The U-17 World Cup can represent a maiden opportunity for some of Africa's brightest talents to announce themselves on a global stage.
Here are five of the continent's big-name players to have made their mark on the U-17 World Cup.
Will any of the African starlets participating in this year's edition of the youth tournament become the continent's stars of tomorrow, as these five did...?
Nwakwo Kanu: Arguably Kanu's marvellous career truly began at the U-17 World Championship in 1993, when the striker scored five as Nigeria won the title.
Those performances earned him a move to Ajax, where he would win five Dutch titles and the Champions League in 1995, while further successes would follow with Internazionale and Portsmouth.
Perhaps it was at Arsenal where Kanu enjoyed his finest hours - even if consistency often eluded him - and he won a domestic double in 2002 before making 10 appearances during the club's memorable Invincible campaign.
The striker is one of the most talented - if unpredictable - strikers ever to emerge from Africa, and is rivalled only by Jay-Jay Okocha as Nigeria's greatest star of all time.
Seydou Keita is one of the most decorated players in the history of the African game after establishing himself as a key figure in Pep Guardiola's magnificent Barcelona side - one of the greatest teams the game has ever witnessed.
Perhaps Keita was rarely an undisputed starter, but he nonetheless amassed 93 league appearances during Barca's trio of La Liga successes in 2009, 2010 and 2011, often winning plaudits for his intelligence, versatility and technical prowess.
Keita - who is currently without a club after leaving El Jaish - was also a Champions League winner in 2009 and 2011, having reached the quarter finals with Mali at the U-17 World Championships in 1997, before finishing third in the U-20 World Cup two years later.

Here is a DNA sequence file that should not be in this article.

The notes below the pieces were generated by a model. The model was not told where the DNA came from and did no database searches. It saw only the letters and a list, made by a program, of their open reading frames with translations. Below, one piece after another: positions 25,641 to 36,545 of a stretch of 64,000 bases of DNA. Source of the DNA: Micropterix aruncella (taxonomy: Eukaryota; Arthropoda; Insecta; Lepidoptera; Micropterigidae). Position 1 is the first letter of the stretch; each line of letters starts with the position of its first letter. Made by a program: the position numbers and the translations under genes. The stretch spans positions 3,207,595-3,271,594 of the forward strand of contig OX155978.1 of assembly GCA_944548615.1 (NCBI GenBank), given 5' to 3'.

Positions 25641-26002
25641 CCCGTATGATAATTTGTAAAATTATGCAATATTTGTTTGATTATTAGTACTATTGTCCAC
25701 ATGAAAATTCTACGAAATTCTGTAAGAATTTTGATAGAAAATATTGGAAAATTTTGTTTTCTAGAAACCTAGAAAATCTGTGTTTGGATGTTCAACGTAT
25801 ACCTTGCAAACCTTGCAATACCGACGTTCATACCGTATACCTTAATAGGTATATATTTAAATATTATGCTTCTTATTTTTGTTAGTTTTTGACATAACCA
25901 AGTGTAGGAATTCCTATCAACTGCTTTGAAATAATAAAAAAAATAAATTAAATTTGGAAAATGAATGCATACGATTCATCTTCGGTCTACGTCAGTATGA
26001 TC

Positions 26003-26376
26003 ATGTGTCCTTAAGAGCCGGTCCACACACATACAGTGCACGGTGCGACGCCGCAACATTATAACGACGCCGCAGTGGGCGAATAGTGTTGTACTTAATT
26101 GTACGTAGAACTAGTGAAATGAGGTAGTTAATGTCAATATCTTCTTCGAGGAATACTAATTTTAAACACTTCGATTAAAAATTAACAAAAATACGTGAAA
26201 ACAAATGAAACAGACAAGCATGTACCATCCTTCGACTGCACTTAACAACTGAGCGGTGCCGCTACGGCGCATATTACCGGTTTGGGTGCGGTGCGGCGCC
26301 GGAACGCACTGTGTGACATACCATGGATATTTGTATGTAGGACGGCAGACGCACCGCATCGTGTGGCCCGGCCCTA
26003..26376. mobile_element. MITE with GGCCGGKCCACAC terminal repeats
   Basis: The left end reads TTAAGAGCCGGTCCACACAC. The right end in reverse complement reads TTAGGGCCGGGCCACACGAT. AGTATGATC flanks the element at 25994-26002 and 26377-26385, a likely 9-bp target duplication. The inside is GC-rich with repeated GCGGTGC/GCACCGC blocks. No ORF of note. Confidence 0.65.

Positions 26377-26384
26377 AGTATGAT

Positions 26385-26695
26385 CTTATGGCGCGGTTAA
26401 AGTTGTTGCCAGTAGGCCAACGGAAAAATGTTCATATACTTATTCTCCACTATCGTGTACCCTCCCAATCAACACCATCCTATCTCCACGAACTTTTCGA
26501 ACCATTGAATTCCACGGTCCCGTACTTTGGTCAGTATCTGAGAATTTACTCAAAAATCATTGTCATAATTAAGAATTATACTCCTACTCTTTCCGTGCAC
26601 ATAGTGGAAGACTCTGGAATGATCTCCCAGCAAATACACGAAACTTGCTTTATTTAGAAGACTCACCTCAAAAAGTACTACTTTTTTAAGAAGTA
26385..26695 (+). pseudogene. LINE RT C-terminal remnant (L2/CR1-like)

Hany Said: One of the key figures in Egypt's domination of African football during the last decade, Said's international career began during his mid-teens when he was part of the Pharaohs side that contested the U-17 World Championship on home soil.
The North Africans advanced through the group, but were defeated by Spain in the quarter final in front of over 13,000 in Ismailia.
Said more than made up for that disappointment, however, winning the Africa Cup of Nations with Egypt in 2008 and 2010.
Like many of his compatriots, however, he struggled to make much of a mark in Europe, with his eight-game stay at Fiorentina a foreshadowing of Ahmed Hegazi's struggles at the same club.
Mahamadou Diarra: Like the aforementioned Keita, Diarra was an outstanding Malian midfielder who excelled among the very best during a celebrated stint in La Liga.
Diarra featured for Les Aigles at the 1997 edition of the U-17 World Cup, having reached the final of the U-17 African championship earlier that year, and spent time in Crete and the Netherlands before joining Olympique Lyonnais in 2002.
He won a remarkable four consecutive French titles with OL during the club's golden period, and after moving to Real Madrid in 2006, followed his Ligue 1 success up with Spanish titles in 2007 and 2008.
Those triumphs ended Los Merengues' four-year wait for the championship, as the Bernabeu giants - finally - found a replacement for Claude Makelele in the heart of the park.
Sammy Kuffour: While Diarra's six consecutive league titles across two countries is a remarkable achievement, no African player has managed more domestic success with one club than Kuffour did during his 12 years at Bayern Munich.
The centre-back racked up six Bundesliga titles in Bavaria, as well as a host of other domestic honours. While he and his teammates were left infamously heartbroken by Manchester United's late turnaround in the 1999 Champions League final, Kuffour ultimately won Europe's grandest prize two years later.
Ten years earlier, he'd been a precocious 14-year-old in Ghana's squad at the U-17 World Championship, as the Black Starlets - inspired by Nii Lamptey - defeated Spain to claim the gold.